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Lay Aside the Burden of Self-Pity

Lay Aside the Burden of Self-Pity

I love Jonah not just because of the whole fish episode, but because Jonah is a self-pitying sulker. I don’t endorse his self-pity, but I do identify with it since I’m given to similar kinds of sulking. And I’m thankful that in the Bible God shows the warts of his servants, because I have many warts too. And Jonah reminds me of God’s mercy toward self-pitying sulkers like me and encourages me to lay aside this sinful weight.

A Self-Pitying Prophet

You probably know the story well. God commissioned Jonah to warn the Assyrian capital, Ninevah, that his judgment was about to fall. Jonah suspected God’s gracious motives and jumped on a ship headed in the opposite direction. So God sent a big fish taxi to intercept him and vomit him back out on the beach. Then a repentant Jonah wisely obeyed God, prophesied to the great city and repentance broke out.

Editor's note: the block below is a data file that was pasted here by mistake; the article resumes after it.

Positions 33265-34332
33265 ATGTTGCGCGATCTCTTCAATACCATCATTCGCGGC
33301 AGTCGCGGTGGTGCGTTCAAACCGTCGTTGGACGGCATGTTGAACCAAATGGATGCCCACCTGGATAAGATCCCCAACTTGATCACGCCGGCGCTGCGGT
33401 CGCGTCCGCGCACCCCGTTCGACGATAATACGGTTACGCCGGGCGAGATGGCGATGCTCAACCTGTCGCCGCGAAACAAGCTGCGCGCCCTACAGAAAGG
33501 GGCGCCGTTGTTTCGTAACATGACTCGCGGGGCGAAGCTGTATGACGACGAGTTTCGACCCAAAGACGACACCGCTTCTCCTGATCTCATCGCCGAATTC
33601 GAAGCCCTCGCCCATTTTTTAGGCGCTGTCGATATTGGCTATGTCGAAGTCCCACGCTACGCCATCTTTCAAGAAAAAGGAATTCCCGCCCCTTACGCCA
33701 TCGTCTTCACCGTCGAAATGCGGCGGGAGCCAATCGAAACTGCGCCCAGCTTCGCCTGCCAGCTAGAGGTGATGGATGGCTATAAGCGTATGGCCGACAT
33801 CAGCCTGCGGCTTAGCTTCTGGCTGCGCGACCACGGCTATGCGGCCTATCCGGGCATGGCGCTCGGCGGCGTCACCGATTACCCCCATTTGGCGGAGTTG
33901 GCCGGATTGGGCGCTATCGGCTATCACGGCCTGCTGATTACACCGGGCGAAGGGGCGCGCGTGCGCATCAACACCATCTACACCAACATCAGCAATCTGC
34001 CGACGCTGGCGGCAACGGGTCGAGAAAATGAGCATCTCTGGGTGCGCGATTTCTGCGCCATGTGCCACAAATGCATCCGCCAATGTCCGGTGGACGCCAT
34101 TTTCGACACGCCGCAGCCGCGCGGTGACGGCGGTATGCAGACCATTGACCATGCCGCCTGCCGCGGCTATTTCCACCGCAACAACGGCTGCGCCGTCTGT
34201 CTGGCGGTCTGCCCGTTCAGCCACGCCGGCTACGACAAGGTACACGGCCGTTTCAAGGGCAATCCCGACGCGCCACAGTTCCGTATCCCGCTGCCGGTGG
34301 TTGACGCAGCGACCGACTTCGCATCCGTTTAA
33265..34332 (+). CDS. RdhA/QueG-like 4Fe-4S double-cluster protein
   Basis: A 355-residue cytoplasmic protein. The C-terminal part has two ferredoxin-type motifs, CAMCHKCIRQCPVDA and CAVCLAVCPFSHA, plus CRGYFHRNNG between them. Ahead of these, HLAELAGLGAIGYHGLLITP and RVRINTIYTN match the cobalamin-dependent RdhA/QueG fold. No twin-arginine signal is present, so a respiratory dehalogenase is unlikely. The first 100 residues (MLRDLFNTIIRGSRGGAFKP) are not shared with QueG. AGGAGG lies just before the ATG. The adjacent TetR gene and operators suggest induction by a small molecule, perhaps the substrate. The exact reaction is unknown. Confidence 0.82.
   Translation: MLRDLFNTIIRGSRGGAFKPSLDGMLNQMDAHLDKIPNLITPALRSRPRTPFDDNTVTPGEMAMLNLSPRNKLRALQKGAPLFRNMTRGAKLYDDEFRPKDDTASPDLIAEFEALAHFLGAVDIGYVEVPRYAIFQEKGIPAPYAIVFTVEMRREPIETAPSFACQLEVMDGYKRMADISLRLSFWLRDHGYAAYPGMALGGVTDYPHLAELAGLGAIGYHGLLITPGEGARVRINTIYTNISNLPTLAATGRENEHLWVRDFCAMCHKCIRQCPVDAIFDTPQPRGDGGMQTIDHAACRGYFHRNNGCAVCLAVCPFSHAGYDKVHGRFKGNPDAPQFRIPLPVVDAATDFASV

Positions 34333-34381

This result “displeased Jonah exceedingly, and he was angry” (Jonah 4:1).

And here’s where we see the all-too-familiar marks of self-pity.

Jonah then went outside the city to sulk and watch. Perhaps God would have the good sense to destroy Ninevah after all, but it didn’t look good. God kindly cheered the prophet by causing a plant to grow over his little booth and shade him from the blazing sun. Then God sent a worm to kill the plant and thus the prophet’s shade. This also made Jonah so angry he wanted to die. God responded:

“You pity the plant, for which you did not labor, nor did you make it grow, which came into being in a night and perished in a night. And should not I pity Nineveh, that great city, in which there are more than 120,000 persons who do not know their right hand from their left, and also much cattle?” (Jonah 4.10–11″>Jonah 4:10–11)

Jonah pitied the plant because it shaded him. When the plant died the sun made him feel faint (Jonah 4:8).